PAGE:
Sir Thomas was

cal.

A Soldier's Chronicle. have owed him little grudge : un- and slew the Sberiff, Gray got his luckily the rascal has purloined head broken, and, lying senseless, them from the fourth step, where was stripped to the skin and left Gray was writing of what was for dead. Luckily the warmth of passing daily under his watchful two houses, blazing one on either eyes, and the loss is irreparable. side of him, kept the life in him The annals of sixteen years, from till dawn, when William de Lurdy 1340 to 1355, have disappeared, found him, took him to shelter comprising such interesting events and ly fist garir — "made him as the institution of the Order of recover.” the Garter by Edward III., the Of the battle of Falkirk, where campaign of Creci, the siege and the power of Wallace was broken capture of Calais, the defeat of in 1298, the accounts have varied David II. at Neville's Cross, and hugely in respect to the losses of his long captivity.

the Scots. Walsingbam puts the Besides Leland's abstract, the number of slain at the preposonly part of the manuscript which terous figure of 60,000, and Hem. has been made public is that begin. ingburgh at 50,000. Both of ning with the Norman Conquest these writers were monks, and down to 1367, when the chronicle knew nothing except from bearsay; closes. This was admirably edited but it is significant of the awful by Father Joseph Stevenson for scale of that disaster that Gray, the Maitland Club, and published well accustomed to deal with miliin 1835; but the missing folios, tary figures, says that not less of course, are not included, and than 10,000 Scots perished. as only 108 copies were printed, After the defection of Robert Scalacronica' remains accessiblé de Brus, the national party in very few readers.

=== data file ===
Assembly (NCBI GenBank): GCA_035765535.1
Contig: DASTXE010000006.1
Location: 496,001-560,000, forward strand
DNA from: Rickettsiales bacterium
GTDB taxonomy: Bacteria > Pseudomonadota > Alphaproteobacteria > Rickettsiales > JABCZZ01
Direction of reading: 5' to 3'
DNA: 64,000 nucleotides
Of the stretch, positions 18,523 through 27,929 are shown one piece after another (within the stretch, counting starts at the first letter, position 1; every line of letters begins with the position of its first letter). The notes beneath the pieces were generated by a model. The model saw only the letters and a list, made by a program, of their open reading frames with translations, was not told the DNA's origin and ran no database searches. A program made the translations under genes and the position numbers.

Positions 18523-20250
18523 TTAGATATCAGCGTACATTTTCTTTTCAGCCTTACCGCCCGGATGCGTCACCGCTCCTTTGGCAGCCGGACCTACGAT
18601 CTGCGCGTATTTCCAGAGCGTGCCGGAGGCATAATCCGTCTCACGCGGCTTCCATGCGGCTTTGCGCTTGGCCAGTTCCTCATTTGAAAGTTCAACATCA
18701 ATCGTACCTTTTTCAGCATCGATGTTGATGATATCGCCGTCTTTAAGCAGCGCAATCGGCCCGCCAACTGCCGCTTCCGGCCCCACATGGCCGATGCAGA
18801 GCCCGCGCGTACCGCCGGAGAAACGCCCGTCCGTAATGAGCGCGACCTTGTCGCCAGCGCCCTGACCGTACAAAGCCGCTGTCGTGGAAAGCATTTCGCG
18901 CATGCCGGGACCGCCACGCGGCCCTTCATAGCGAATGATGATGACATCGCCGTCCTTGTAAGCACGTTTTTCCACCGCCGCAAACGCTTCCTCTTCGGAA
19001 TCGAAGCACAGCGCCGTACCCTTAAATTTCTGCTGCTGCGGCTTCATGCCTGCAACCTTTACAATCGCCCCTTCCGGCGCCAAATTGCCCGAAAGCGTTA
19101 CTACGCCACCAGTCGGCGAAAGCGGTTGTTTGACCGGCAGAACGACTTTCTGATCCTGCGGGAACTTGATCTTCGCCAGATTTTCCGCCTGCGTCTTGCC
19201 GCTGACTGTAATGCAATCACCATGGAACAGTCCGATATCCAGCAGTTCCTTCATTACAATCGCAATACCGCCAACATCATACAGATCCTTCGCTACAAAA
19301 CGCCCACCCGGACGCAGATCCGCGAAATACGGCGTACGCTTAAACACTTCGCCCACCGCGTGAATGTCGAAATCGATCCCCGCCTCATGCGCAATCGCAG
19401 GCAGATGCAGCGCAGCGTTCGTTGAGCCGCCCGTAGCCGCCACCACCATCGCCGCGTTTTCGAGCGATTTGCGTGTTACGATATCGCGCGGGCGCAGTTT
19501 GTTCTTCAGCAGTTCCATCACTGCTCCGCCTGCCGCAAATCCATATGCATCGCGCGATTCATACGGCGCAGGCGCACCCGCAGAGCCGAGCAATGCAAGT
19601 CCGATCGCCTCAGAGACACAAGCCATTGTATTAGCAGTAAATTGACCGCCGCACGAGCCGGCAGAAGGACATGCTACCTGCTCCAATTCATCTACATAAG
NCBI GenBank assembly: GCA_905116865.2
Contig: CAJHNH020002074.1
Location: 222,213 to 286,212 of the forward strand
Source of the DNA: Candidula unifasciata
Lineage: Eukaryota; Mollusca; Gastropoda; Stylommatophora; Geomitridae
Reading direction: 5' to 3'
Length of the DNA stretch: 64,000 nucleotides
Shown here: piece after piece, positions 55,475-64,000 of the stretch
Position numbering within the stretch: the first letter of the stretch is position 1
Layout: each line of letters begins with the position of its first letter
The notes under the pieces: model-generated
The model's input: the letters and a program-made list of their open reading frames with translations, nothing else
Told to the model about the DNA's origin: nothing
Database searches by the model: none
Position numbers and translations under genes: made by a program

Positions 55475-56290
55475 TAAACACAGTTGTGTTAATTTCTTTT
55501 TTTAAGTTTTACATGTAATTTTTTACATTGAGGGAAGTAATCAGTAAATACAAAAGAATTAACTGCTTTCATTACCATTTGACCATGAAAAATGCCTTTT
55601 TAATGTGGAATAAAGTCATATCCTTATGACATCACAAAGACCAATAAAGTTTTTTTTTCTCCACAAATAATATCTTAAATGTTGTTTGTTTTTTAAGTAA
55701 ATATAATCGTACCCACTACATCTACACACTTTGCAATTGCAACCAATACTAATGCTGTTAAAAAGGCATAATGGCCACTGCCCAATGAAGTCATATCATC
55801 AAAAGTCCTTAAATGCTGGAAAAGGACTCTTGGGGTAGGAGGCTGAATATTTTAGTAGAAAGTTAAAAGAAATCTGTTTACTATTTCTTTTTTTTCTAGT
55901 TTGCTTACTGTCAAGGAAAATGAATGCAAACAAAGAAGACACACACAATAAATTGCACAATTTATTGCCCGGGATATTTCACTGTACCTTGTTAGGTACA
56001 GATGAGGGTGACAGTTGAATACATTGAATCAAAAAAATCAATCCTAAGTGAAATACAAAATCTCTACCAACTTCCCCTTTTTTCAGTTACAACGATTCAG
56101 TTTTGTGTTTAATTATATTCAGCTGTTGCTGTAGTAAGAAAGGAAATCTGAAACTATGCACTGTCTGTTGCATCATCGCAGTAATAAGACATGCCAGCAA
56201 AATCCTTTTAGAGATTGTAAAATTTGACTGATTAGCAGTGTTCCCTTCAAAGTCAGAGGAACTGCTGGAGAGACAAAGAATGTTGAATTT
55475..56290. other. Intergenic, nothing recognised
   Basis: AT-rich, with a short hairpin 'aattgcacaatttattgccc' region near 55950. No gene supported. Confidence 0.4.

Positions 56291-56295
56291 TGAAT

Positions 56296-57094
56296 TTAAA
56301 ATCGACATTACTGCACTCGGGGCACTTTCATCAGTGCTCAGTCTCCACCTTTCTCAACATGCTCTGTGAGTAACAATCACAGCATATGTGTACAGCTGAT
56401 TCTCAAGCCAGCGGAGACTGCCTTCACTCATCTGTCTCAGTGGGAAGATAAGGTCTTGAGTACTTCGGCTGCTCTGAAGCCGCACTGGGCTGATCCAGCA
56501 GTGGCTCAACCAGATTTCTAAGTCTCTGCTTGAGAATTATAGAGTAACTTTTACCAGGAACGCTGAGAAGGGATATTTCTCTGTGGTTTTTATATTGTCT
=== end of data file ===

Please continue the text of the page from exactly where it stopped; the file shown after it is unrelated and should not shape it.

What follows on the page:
Scotland regarded John Comyn as The personal part of the narra- their chief-gardein et cheuetaine tive--the part, that is to say, de lour querel

. The success which which deals with events in which he obtained at Roslyn over Sir Thomas Gray, either the father or John de Segrave-Edward's lieuthe son, take part begins with a tenant in Scotland-in February brief but vivid account of the fa. 1303, made it necessary for the mous camisade with which Wallace king to undertake another ininaugurated his rising in 1297, In vasion. Gray accompanied the May of that year the elder Gray army, and describes how the royal was at Lanark in the suite of household found accommodation King Edward's Sheriff of Clydes at Dryburgh Abbey. But Sir dale. Gray calls him William de Hugh de Audley, not content with Hesilrig, but we know from an en- lying in a tent, rode on with Gray quiry held upon his effects in 1304 and sixty men-at-arms to Melrose, that the sheriff's real name was where they quartered themselves Andrew de Livingston." Prob- upon the abbot. It was a dear ably be owned lands called Hazel- night's lodging. The lynx-eyed rig, and the chronicler made a foresters of Ettrick marked where slip between the two Williams their foes had sought harbour about whom he was writing. aparceyroit lerbigage du dit Hugh Wallace made a night attack on mmstole into the town after nightthe town, surprised the garrison, fall